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Employment Relations, Industrial Relations

Child employment watchdog announces Surf Coast compliance blitz

Wage Inspectorate Victoria 2 mins read

Wage Inspectorate Victoria will be inspecting Surf Coast restaurants, cafes and takeaway businesses from Lorne to Torquay these summer school holidays to monitor compliance with the state’s child employment laws.

The child employment watchdog is concerned seasonal demand in the holiday hotspot may lead some businesses to overlook child employment laws in a rush to fill vacant positions, potentially placing inexperienced workers in harm’s way.

Employing kids under 15 over summer can be win-win, with businesses getting enthusiastic staff to help manage the peak season, and kids getting valuable experience and earning spending money. But the Wage Inspectorate warns that it needs to be done safely and legally or businesses may be subject to fines of more than $200,000.

In Victoria, children can work in retail and hospitality from the age of 13, but most businesses need a licence before employing anyone under 15. A business can employ multiple children under one licence, and must adhere to rules around supervision, work hours, and rest breaks.

The child employment licensing system helps protect kids by ensuring the employer understands workplace risks and has measures in place to keep young people safe, and that it knows about rules relating to supervision, rest breaks and working hours.

Research shows children in regional areas are more likely than their metropolitan counterparts to work (8 per cent regional, compared to 5 per cent metropolitan).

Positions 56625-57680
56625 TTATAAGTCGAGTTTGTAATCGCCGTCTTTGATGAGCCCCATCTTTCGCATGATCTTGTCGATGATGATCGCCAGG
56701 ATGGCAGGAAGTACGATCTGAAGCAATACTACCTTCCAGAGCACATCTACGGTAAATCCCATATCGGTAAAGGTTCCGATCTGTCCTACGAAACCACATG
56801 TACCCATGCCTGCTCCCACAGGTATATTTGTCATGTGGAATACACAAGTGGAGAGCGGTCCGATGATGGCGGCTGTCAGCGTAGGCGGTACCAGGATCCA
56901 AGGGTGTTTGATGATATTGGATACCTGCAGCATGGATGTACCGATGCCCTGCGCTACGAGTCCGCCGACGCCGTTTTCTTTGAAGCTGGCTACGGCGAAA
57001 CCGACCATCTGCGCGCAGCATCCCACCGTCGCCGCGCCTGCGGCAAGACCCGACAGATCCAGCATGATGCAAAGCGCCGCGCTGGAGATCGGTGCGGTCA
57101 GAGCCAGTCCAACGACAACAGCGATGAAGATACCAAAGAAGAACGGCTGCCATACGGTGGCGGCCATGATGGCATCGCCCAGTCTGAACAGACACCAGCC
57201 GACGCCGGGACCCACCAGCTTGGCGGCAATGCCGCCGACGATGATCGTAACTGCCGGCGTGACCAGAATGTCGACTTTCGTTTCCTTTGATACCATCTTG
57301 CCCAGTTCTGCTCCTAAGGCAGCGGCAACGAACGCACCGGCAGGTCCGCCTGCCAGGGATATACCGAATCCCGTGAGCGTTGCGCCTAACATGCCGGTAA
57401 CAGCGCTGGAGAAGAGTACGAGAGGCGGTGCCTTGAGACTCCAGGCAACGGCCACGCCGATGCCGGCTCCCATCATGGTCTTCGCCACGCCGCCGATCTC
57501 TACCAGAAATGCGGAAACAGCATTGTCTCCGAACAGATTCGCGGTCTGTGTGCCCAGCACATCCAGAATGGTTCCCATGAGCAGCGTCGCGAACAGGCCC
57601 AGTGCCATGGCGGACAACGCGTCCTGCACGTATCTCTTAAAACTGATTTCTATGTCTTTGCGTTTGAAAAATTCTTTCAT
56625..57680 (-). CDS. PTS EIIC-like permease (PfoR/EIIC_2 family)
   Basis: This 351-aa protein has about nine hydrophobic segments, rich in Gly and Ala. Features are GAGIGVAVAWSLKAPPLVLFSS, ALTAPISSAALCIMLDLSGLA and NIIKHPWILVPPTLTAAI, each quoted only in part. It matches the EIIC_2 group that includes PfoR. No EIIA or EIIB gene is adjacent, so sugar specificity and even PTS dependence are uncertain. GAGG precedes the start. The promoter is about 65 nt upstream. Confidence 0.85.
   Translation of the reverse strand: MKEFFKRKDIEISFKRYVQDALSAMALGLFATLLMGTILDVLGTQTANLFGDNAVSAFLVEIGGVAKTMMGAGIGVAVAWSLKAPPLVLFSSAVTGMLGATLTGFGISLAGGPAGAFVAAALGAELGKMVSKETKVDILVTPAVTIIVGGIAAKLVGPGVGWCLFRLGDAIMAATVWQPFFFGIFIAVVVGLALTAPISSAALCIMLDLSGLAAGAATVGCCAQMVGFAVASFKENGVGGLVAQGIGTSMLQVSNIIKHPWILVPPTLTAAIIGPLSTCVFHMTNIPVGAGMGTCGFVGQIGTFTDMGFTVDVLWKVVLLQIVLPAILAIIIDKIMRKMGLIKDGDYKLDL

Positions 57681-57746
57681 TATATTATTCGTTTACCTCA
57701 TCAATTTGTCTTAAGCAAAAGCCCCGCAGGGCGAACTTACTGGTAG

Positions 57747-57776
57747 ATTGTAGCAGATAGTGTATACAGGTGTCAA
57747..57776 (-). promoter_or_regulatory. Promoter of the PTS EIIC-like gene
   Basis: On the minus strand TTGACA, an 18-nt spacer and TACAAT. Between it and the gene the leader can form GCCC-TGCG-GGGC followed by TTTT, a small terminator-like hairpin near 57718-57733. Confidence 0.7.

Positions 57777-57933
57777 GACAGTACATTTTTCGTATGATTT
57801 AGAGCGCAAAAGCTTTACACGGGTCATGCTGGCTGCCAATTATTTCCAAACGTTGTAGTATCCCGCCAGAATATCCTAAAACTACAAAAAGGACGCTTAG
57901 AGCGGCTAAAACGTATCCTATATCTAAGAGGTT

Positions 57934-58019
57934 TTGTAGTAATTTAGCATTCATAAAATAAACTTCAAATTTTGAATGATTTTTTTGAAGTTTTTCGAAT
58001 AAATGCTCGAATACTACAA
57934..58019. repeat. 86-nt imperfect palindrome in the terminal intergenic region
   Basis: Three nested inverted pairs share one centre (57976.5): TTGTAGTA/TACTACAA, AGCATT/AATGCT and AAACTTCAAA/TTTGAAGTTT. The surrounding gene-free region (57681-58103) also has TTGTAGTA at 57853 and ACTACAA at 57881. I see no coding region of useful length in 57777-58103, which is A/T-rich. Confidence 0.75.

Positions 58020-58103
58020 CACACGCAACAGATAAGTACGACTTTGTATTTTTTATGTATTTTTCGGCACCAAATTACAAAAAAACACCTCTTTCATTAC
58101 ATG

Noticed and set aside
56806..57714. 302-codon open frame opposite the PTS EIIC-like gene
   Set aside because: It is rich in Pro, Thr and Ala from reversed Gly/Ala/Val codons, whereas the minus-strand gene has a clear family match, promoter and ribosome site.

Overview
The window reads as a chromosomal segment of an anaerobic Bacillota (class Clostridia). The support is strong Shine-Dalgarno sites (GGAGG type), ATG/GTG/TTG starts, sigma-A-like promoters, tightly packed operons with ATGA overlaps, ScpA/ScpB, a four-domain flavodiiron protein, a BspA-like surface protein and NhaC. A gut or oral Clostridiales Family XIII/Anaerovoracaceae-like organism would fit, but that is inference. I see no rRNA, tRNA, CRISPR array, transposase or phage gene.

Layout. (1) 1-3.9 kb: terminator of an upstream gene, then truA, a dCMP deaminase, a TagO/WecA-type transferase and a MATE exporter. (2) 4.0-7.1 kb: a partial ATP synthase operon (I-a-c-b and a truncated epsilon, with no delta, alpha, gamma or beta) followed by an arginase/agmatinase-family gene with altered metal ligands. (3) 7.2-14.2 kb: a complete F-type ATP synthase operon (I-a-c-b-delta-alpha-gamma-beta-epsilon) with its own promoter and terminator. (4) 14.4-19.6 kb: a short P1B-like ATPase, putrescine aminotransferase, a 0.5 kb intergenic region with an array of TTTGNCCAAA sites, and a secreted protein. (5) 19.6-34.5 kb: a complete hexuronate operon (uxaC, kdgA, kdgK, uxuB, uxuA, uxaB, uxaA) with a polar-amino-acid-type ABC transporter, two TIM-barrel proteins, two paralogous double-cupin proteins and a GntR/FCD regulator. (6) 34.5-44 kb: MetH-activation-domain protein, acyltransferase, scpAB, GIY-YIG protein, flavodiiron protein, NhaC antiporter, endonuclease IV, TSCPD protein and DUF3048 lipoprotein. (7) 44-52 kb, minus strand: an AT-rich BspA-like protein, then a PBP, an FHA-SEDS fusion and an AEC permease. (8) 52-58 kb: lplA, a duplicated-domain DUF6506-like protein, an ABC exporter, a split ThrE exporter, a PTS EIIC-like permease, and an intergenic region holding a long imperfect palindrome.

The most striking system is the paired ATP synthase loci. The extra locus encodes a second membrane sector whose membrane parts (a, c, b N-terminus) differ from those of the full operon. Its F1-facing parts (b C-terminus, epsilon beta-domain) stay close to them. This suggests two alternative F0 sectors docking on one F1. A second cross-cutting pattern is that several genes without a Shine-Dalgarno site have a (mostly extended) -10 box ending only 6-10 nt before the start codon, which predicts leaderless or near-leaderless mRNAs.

Research also shows that 1 in 3 Victorians mistakenly believe 14 and 9 months is the age children can start working without restriction in Victoria. The misconception is more common in regional areas, with 40 per cent of people believing it to be true.

Quotes attributable to Jessica Downey, Director – Child Employment Compliance and Enforcement

“The Wage Inspectorate has prosecuted 8 regional businesses over child employment laws over the last 12 months, but we’d much rather help businesses employ kids safely and legally than take more matters to court, so reach out to get the advice you need.”

Many kids get their first job over the school summer holidays, so it’s important that their first experience in the workplace is a positive one and that their employer has taken the time to make their workplace safe.”

“Kids on school holidays can be a great help to businesses and the experience can be invaluable for the kids. It’s win-win, as long as it is done safely.”

“Parents have a role to play too. If you have a child under 15 who has just secured their first job over summer, make sure the employer has a child employment licence. It’s a simple step you can take to ensure the employer has considered your child’s health and wellbeing.”

“The biggest risk with breaking child employment laws is that a child gets seriously hurt in the workplace. Our officers are out and about from Lorne to Torquay, making sure businesses employing kids under 15 are doing so safely.”


Contact details:

Anna Basil-Jones - 0428 627 002

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